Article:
In most movies, women are portrayed as totally losing their sex drive by middle age, but I’m here to say it doesn’t have to be that way. Nature may be working against us, but it’s entirely possible to still want to “do it” every day if the stars are aligned just right. One big key is the *wanting to* part. Often, that has less to do with our bodies and much more to do with all the outside forces that are so often at play for women.
Let me explain.
If sex feels like a chore, one more thing on your to-do list, you’re not likely to be interested. If your body has changed in ways that make it painful, you may not have the desire. And speaking of desire, if you no longer feel attracted to your mate, getting under the covers together is not something you’ll be thinking about all day or looking forward to at night. But if you still have the desire, it can be game on, no matter what age you are.
Sure, there are things at play that you can’t control. It’s a fact that after menopause, libido declines. Our body is going through changes that might interfere with arousal, making it sometimes impossible to climax. Mother nature didn’t plan for women to need or want sex after the baby-making age, but it is still possible and can even be better than ever, especially if you’re willing to be creative.
I get it. There are plenty of people who lose interest. In one extensive national survey, fewer than half of women aged 57 to 73 said they were sexually active. And those who were active were doing it less than twice a month, on average. So what happened? And what needs to change?
First, take a look at desire. Many women need an emotional connection to go with the physical attraction. If things seem to be functioning fine emotionally and physically, your libido may be what’s sabotaging your fun. Declining hormone levels in women can definitely take a toll, and both estrogen and testosterone can impact it.
Estrogen is made by the ovaries and body tissues, and testosterone comes from the ovaries and adrenal glands. Both will decrease with age; estrogen decreases with menopause, and testosterone drops steadily as you age. Some studies have shown systemic hormone replacement therapy can help improve libido in women, though it’s not instant by any means – it may take three to six months to see an impact. And there are health risks at play. There is a “pink pill” that many hoped would help. Flibanserin (Addyi) was the first drug approved to stimulate female libido, but it has shown only slight improvements in sexual satisfaction in some women and is intended for those who are premenopausal. The side effects are significant, too, including low blood pressure, fainting, and nausea.
Depression may also play a role in your desire levels; unfortunately, it’s pretty common in midlife. You can take a selective serotonin reuptake inhibitor (SSRI), like Prozac or Paxil, to help with depression, but it does nothing for sex drive. Wellbutrin could help with depression and takes less of a toll on libido.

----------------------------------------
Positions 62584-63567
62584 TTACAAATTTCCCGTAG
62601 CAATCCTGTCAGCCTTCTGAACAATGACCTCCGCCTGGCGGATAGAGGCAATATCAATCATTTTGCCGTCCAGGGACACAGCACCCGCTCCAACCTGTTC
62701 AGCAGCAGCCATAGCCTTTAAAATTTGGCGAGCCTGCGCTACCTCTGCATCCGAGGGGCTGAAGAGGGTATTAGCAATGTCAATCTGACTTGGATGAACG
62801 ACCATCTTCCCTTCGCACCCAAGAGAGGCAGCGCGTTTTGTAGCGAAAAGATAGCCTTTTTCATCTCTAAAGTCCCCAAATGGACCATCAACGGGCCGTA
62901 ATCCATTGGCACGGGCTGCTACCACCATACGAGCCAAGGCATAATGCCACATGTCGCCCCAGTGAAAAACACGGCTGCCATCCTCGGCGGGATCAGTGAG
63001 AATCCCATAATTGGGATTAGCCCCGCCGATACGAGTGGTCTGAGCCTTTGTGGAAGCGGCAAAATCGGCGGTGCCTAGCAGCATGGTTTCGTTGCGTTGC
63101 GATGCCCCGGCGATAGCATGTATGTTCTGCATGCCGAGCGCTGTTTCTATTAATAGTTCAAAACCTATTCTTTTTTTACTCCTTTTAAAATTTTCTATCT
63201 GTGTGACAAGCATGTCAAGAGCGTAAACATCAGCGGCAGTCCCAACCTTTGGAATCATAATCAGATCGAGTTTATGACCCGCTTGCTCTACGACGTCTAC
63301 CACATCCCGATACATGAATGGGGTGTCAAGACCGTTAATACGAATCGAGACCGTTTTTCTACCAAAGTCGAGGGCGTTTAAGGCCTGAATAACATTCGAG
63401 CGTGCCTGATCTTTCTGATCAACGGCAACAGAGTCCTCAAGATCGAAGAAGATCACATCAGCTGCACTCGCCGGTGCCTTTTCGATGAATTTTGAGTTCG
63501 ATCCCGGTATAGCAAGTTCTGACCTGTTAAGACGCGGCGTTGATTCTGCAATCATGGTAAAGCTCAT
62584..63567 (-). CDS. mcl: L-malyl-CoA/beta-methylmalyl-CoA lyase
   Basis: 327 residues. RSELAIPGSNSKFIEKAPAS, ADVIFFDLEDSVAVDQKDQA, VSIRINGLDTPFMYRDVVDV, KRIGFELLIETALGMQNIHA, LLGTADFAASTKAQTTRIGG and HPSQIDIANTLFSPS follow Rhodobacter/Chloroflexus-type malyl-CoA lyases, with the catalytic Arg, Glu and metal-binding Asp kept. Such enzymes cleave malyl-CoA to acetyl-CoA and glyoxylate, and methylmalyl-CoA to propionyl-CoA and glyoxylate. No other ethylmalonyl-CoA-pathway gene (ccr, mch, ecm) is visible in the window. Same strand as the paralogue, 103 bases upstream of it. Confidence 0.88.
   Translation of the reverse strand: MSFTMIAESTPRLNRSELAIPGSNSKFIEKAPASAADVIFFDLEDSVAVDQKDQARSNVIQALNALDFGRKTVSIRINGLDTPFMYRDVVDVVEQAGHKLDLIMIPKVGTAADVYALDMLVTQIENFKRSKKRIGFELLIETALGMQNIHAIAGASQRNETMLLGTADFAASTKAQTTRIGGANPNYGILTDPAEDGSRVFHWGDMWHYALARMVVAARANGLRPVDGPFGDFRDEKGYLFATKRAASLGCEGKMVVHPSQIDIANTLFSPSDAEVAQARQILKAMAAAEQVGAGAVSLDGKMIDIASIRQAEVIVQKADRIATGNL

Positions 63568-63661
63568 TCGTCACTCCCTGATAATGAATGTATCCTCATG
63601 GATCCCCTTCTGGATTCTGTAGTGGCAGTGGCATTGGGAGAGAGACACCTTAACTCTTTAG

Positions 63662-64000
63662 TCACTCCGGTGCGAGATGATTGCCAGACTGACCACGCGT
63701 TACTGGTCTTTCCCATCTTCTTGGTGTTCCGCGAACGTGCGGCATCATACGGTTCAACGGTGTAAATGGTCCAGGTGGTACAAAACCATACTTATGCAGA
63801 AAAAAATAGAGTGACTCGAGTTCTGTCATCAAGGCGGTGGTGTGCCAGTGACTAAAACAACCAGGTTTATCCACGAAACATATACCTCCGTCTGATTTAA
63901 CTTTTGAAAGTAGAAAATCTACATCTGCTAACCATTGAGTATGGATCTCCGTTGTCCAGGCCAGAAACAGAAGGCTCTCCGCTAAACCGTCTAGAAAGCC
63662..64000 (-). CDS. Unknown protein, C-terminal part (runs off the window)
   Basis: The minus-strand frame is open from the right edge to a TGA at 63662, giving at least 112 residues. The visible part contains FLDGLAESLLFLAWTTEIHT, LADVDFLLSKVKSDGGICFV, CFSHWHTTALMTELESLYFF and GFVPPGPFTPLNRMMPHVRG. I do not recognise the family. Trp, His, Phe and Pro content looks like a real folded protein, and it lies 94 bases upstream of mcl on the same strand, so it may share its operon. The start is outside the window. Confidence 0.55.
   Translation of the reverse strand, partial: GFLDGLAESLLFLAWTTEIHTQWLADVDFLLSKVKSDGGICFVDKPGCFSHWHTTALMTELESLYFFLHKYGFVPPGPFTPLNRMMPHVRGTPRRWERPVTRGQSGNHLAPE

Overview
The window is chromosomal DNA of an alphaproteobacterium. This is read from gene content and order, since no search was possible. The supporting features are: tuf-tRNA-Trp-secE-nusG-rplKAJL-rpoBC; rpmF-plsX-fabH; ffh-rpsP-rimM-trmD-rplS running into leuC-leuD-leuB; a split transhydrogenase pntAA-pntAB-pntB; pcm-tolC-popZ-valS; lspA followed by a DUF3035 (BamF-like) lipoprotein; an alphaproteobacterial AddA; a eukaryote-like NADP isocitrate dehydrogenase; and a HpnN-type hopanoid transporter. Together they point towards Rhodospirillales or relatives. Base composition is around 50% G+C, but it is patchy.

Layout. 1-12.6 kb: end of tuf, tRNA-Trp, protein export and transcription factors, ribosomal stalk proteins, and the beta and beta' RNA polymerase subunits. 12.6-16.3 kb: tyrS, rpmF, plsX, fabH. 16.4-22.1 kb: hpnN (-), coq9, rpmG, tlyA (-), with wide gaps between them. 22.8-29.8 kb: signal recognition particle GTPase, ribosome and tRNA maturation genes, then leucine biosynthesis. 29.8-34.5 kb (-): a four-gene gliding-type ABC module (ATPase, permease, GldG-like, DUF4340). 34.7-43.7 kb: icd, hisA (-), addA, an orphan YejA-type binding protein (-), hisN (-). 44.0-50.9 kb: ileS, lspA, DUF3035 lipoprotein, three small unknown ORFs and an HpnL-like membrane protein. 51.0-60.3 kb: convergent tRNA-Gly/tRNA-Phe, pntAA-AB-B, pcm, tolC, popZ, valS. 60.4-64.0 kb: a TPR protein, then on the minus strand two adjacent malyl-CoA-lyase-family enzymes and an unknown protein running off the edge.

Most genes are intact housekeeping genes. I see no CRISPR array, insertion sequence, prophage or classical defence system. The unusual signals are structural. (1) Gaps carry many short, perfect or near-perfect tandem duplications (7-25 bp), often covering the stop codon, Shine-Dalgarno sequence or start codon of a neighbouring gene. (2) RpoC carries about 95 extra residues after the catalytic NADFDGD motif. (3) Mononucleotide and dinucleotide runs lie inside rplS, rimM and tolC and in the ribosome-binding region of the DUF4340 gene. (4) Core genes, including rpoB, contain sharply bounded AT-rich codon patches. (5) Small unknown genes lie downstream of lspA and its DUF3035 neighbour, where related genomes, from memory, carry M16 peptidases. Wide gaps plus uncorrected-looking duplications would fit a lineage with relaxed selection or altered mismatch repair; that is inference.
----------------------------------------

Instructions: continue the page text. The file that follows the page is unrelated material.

Also, look at the meds you’re taking. They may have side effects that sideline your sex drive. Blood pressure drugs are sometimes the culprit, so ask your doctor for a medication that still gets the job done without hurting your sex life. Treatment for certain diseases can also diminish your desire.
We all know stress and anxiety from your job, family, or relationship can put your sex life on the back burner. But again, you don’t have to let it ruin your needs. This is where a few mind games may help, along with some lifestyle changes. Figure out where you need help and get it. If that means different meds, make it happen. If it’s a therapist who can help guide you back to what turns you on, see one. Addressing what’s getting in the way is the first step in clearing the path back to arousal and pleasure. And we all need more pleasure, am I right?
Studies have shown success in stimulating arousal and orgasm with things like massage, vibrators, stimulation devices, and special oils. Zestra is one such oil that creates a sensation of warmth in the genital area, leading to increased desire, arousal, and satisfaction in 70% of the women who were part of a clinical trial for its FDA approval. And it’s available over the counter for about $10. There’s no FDA approval needed for clitoral stimulation devices or vibrators, and there are plenty on the market at various price points that will definitely up your pleasure.
If sex is painful, don’t pretend otherwise. Pain during intercourse is more common than many think, impacting about half of postmenopausal women. You may face vaginal atrophy, which happens when estrogen decreases following menopause, leading to less lubrication and a thin vaginal lining. You may want to try using topical estrogen to help or lubricants.
And finally, talk to your lover. If there’s something new and different you want to try, discuss it with them. Maybe they feel the same way and are eager to look into different options. Keeping them in the loop about how you’re feeling and why, and making it clear you’re looking for solutions, may go a long way in keeping you connected emotionally, which definitely has a role in the arousal department.
Your sex drive may be different than it used to be, but that doesn’t always mean it’s lower. I’m 50-something and have never enjoyed sex more than I do at this point in my life. That’s for a variety of reasons, I’m sure, but I share that fact so that you know it’s possible, and if it’s something you want, it’s very likely you can make it happen with the right therapies, treatments, and mentality.
You have nothing but pleasure to gain.